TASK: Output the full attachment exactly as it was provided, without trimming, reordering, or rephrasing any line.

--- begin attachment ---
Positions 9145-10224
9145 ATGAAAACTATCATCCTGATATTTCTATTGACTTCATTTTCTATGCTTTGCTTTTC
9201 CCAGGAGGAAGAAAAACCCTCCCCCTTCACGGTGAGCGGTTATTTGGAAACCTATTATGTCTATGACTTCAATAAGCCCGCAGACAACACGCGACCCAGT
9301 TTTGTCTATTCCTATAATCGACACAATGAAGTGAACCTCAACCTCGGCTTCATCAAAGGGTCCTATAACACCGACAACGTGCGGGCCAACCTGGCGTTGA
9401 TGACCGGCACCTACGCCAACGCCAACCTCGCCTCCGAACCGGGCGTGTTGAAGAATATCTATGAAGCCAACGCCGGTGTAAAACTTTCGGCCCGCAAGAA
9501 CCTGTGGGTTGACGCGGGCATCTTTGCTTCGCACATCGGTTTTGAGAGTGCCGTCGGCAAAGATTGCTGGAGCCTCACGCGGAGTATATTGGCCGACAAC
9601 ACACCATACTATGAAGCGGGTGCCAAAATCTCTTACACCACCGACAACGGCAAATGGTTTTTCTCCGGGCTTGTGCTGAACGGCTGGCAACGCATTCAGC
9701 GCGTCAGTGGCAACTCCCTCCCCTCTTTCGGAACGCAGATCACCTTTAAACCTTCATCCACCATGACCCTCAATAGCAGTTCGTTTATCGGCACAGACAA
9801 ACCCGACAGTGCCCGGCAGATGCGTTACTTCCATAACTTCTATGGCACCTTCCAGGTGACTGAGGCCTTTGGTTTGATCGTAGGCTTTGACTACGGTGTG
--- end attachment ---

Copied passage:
Positions 9145-10224
9145 ATGAAAACTATCATCCTGATATTTCTATTGACTTCATTTTCTATGCTTTGCTTTTC
9201 CCAGGAGGAAGAAAAACCCTCCCCCTTCACGGTGAGCGGTTATTTGGAAACCTATTATGTCTATGACTTCAATAAGCCCGCAGACAACACGCGACCCAGT
9301 TTTGTCTATTCCTATAATCGACACAATGAAGTGAACCTCAACCTCGGCTTCATCAAAGGGTCCTATAACACCGACAACGTGCGGGCCAACCTGGCGTTGA
9401 TGACCGGCACCTACGCCAACGCCAACCTCGCCTCCGAACCGGGCGTGTTGAAGAATATCTATGAAGCCAACGCCGGTGTAAAACTTTCGGCCCGCAAGAA
9501 CCTGTGGGTTGACGCGGGCATCTTTGCTTCGCACATCGGTTTTGAGAGTGCCGTCGGCAAAGATTGCTGGAGCCTCACGCGGAGTATATTGGCCGACAAC
9601 ACACCATACTATGAAGCGGGTGCCAAAATCTCTTACACCACCGACAACGGCAAATGGTTTTTCTCCGGGCTTGTGCTGAACGGCTGGCAACGCATTCAGC
9701 GCGTCAGTGGCAACTCCCTCCCCTCTTTCGGAACGCAGATCACCTTTAAACCTTCATCCACCATGACCCTCAATAGCAGTTCGTTTATCGGCACAGACAA
9801 ACCCGACAGTGCCCGGCAGATGCGTTACTTCCATAACTTCTATGGCACCTTCCAGGTGACTGAGGCCTTTGGTTTGATCGTAGGCTTTGACTACGGTGTG